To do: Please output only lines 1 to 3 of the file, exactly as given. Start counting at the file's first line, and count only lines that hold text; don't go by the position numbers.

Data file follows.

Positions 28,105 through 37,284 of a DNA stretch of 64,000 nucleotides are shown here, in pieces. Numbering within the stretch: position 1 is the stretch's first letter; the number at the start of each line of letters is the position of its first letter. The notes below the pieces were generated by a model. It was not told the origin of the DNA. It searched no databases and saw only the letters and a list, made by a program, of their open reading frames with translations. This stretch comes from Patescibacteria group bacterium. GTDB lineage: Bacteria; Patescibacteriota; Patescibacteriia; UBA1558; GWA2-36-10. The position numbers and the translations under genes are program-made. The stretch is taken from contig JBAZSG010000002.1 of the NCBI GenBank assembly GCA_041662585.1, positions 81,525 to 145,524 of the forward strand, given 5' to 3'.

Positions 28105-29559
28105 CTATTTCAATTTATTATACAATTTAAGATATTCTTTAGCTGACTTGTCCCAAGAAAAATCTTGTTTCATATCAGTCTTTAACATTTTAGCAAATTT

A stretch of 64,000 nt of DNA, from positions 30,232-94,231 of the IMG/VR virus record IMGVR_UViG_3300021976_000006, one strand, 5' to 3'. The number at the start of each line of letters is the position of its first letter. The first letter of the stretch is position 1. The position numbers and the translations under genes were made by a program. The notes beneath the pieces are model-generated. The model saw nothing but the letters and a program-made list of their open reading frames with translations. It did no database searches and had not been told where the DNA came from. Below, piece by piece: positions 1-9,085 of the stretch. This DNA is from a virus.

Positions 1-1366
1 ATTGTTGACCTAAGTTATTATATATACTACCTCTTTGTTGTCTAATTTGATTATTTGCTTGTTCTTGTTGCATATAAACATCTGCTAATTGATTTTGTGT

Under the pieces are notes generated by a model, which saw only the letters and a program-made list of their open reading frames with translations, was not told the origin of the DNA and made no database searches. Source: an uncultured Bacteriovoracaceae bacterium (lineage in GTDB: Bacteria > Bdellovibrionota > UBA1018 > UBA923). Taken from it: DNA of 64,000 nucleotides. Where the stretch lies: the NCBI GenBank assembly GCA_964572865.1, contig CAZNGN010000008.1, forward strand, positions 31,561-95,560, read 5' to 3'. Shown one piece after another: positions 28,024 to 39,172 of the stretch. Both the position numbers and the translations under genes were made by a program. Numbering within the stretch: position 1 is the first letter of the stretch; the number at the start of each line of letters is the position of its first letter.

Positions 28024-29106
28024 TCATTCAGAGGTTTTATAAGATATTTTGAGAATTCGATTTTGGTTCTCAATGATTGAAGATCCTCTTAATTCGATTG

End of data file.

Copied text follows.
Positions 28,105 through 37,284 of a DNA stretch of 64,000 nucleotides are shown here, in pieces. Numbering within the stretch: position 1 is the stretch's first letter; the number at the start of each line of letters is the position of its first letter. The notes below the pieces were generated by a model. It was not told the origin of the DNA. It searched no databases and saw only the letters and a list, made by a program, of their open reading frames with translations. This stretch comes from Patescibacteria group bacterium. GTDB lineage: Bacteria; Patescibacteriota; Patescibacteriia; UBA1558; GWA2-36-10. The position numbers and the translations under genes are program-made. The stretch is taken from contig JBAZSG010000002.1 of the NCBI GenBank assembly GCA_041662585.1, positions 81,525 to 145,524 of the forward strand, given 5' to 3'.

Positions 28105-29559
28105 CTATTTCAATTTATTATACAATTTAAGATATTCTTTAGCTGACTTGTCCCAAGAAAAATCTTGTTTCATATCAGTCTTTAACATTTTAGCAAATTT